České Budějovice is a regional capital and at the same time the biggest town of the South Bohemian Region. It lies on the confluence of the river Vltava and Malše between the Basin of České Budějovice and the Třeboň Basin at an altitude of 381 metres above sea level and has about 96,000 inhabitants.
From 72 metres high Black Tower built in a Gothic-Renaissance style which dominates the town is a nice view of a main square (in a shape of a square) which is one of the largest in the Czech Republic. The edge of the square is well-preserved, mainly Renaissance merchants’ houses with typical arcades. The square is named after Přemysl Otakar II. In 1265 he founded here a royal town as an important centre on the trade routes but also as a barrier against the expansion of a noble family of Vítkovec and later the Rozenbergs. There is a Baroque fountain called “Samson“ in the middle of the square. The early Gothic Monastery Church of the Virgin Mary from the 13th – 14th century as a unique Gothic church of the Přemyslids era is worth mentioning among the significant church monuments. St. Nicholas’ Cathedral Church was mentioned already in the 13th century. Later it was rebuilt in a Baroque style.
In České Budějovice there was also a monumental synagogue which was destroyed during occupation. In 1924 a basilica of Hus congregation of the Czechoslovak Hussite Church (CHC) was built here. The Brethren Church also has its house of prayer here.
The town flourished mainly in the 16th century when crafts and trade flourished, beer was brewed, fish-pond cultivation was developed; silver mining brought the wealth, too.
In the Hussite time České Budějovice stood on the side of the Emperor Sigismund; the town did not support a revolt of the Estates in 1618. During the Thirty Years’ War and later the town did not escape destructive fires and plague.
In 1751 České Budějovice became a centre of the region. In 1762 the Piarists founded a grammar school here and in 1785 a Catholic Diocese of České Budějovice with a seat of a bishop was established here. The town became strongly Catholic. A number of the German inhabitants was rising.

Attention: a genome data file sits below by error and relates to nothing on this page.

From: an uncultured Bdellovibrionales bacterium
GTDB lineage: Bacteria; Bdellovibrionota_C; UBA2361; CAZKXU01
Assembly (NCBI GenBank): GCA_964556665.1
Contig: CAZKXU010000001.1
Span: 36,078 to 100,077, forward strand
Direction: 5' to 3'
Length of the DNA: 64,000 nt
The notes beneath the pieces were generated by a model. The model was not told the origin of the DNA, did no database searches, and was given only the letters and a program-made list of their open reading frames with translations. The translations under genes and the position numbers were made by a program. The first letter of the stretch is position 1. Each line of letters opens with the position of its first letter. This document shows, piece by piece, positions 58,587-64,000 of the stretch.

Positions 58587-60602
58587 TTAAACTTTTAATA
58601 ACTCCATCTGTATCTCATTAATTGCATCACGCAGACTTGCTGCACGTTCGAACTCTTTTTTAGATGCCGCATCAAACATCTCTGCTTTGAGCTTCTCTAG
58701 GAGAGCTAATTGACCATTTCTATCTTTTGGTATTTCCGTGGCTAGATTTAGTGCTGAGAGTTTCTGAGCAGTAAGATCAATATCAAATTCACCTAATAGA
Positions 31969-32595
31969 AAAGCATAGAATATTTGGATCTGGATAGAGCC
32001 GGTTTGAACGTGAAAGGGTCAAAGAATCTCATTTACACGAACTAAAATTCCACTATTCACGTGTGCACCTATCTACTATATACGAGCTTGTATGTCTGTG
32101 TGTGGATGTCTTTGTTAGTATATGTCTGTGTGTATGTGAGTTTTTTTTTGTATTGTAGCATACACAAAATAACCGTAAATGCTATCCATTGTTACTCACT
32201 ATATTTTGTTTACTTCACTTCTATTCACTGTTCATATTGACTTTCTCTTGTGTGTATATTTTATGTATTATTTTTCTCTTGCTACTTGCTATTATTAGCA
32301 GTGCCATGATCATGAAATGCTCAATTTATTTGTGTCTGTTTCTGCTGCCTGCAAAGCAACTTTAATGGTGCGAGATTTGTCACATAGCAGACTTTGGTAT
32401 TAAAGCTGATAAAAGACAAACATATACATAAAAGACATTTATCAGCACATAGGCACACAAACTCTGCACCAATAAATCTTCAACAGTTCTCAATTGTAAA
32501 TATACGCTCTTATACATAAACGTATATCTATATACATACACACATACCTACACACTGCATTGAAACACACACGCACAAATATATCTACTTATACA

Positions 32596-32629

In the 19th century the town began to develop rapidly. In 1832 a horse-drawn railway pulled out from Budějovice to Linz – the first train in the European continent. Vojtěch Lanna introduced a voyage on the river Vltava. This positive development continued also in the 20th century.
In the year 1900 a Czech Protestant preaching station was founded in České Budějovice. After the establishing of the Evangelical Church of Czech Brethren (ECCB) in 1918 a number of new members was rising and an ECCB congregation was founded in 1922.
Later a building in Lannova Street was purchased and rebuilt as a congregation house. After the 2nd World War the congregation obtained a church after the German Evangelical Church at today’s Street of the 28th of October. This Neo-Romanesque church comes from the year 1889.
Today’s house of prayer is located on the 1st floor. A hall is multifunctional- except regular Divine service also gatherings of ministers and also weddings take place here. In the building there are rooms for congregation work in addition to a flat of a preacher: children and young people gather here, Bible lessons are held here. There is also a possibility of accommodation.
Thirty kilometres south of České Budějovice a small town Kaplice lies in a beautiful landscape of foothills of the Novohradské Mountains near the river Malše (537 metres above sea level, about 7,000 inhabitants). It is mentioned already in 1382, a well-known “Salt Track“ went here. St. Peter’s and St.Paul’s Church and St. Florian’s Church come from the late Gothic period. In the 16th century originally Protestant St. Joseph’s and St. Barbara’s Chapel was built. Until the end of the 2nd World War predominantly German population lived here.
České Budějovice congregation has its preaching station here. Long distance from a home congregation led to the idea of building a separate house of prayer in Kaplice which would serve the domestic as well as international meetings besides the Divine service. Thus so called “Ark“ with a modern house of prayer for 85 people and a possibility of accommodation was opened in 2005.
If you wander about the Novohradské Mountains, don’t forget to stop there.